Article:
On the Right Track – Shelanda Irish shares her love of track and field with her athletes

If a genuine love of their respective sport is one of the most important prerequisites for a head coach, then Everett High School (EHS) track coach Shelanda Irish starts from a definite position of strength.

Her love of running blossomed as a high school student in Randolph, peaked as a collegiate athlete at UMass-Amherst and as a member of the club team Boston International, and continues today as the chief mentor to EHS’s runners, jumpers and throwers. She is in charge of the Crimson Tide’s cross country and indoor and outdoor track teams, for both boys and girls, which means she coaches every single week of the school year.

“I definitely love running,” Irish said with a laugh before a recent dual meet vs. Lynn Classical. “I think we’re building a strong program here. I try to be as efficient as I can, implementing a lot of things I learned during my running days and exposing the kids to a variety of aspects of track and field.”

Fans who focus all of their attention on the so-called “major” sports might not appreciate what is asked of track athletes. The Crimson Tide practice 10-plus hours per week, have one dual meet during the week and often compete in invitational meets on weekends. “It’s definitely a big commitment,” Irish said. “You have to manage your time and your academics to give yourself the best chance to compete. Track’s not a sport in which you can take a lot of days off, especially consecutively.”

This winter, 56 boys and girls are on EHS’s indoor track roster. To help coach that many athletes, Irish has assembled a multi-talented team of assistant coaches consisting of Helen Martin (a distance specialist), Robert McCarthy, Anthony Camaro (who works with the throwers) and Matthew Dowalibi. Between all five coaches, every athlete receives the specific coaching he or she needs.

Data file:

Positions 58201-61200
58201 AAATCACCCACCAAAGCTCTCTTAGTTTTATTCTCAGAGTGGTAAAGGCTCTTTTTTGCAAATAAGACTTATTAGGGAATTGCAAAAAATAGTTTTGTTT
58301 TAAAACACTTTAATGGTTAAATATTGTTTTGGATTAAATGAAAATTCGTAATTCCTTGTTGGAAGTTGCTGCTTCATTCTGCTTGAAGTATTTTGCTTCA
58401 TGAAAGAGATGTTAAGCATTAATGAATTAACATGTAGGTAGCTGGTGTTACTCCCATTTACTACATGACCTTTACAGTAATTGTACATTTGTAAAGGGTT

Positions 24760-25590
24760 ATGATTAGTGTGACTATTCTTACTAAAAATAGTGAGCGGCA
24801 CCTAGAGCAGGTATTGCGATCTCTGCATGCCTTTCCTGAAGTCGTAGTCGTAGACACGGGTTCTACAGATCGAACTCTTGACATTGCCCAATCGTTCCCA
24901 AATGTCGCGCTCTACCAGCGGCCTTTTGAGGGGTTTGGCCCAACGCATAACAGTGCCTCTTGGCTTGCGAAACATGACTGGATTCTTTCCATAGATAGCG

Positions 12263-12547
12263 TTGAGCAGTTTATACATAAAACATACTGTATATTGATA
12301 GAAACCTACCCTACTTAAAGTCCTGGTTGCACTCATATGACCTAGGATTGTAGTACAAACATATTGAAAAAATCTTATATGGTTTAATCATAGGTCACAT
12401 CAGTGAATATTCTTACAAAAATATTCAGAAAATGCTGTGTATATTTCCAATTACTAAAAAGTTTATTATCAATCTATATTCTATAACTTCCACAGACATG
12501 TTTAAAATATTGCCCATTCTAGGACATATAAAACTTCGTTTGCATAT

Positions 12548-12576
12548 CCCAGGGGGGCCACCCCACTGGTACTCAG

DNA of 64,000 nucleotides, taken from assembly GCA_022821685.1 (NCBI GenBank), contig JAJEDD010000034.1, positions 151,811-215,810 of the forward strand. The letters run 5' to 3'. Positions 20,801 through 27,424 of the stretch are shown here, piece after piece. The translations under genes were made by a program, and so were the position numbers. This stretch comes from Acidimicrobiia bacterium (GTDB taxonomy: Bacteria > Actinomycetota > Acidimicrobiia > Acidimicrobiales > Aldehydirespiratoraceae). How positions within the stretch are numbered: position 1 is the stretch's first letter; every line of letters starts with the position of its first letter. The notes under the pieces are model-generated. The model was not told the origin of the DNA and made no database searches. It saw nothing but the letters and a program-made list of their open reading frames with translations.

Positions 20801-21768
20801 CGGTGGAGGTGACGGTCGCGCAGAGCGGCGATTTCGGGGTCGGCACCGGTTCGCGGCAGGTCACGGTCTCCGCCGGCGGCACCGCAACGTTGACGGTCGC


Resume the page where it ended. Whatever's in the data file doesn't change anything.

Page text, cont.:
“If I didn’t have enough assistant coaches, it would definitely be chaotic,” Irish said. “We can definitely focus on the appropriate technical aspects and mechanics of each and every event.”

Because dual meets are demanding, Irish and her staff break up practice sessions to reduce wear and tear. One day they might focus on starts and breathing techniques, while another might focus on handing off the baton during relays and resistance training. In addition, the athletes do weight training twice a week.

Irish said she enjoys the two-sided aspect of track. On the one hand, there is the never-ending pursuit of individual goals — your fastest time, your longest jump, your farthest throw. On the other hand, when it comes to dual meets, track is very much a “team sport.” Before every meet, Irish and her coaches sit down and determine the best ways to deploy their athletes to maximize their chances of getting the most points. Putting your best athletes in the same events week after week won’t work, as your strengths and weaknesses change depending on the opposing team’s roster.

Another vital aspect to track is its inclusiveness. While Everett’s roster is 50-plus strong, Irish said she has room for 80-plus boys and girls. The same will be true in the spring, when Irish completes her year-long pursuit of sharing her love of track and field with EHS athletes.

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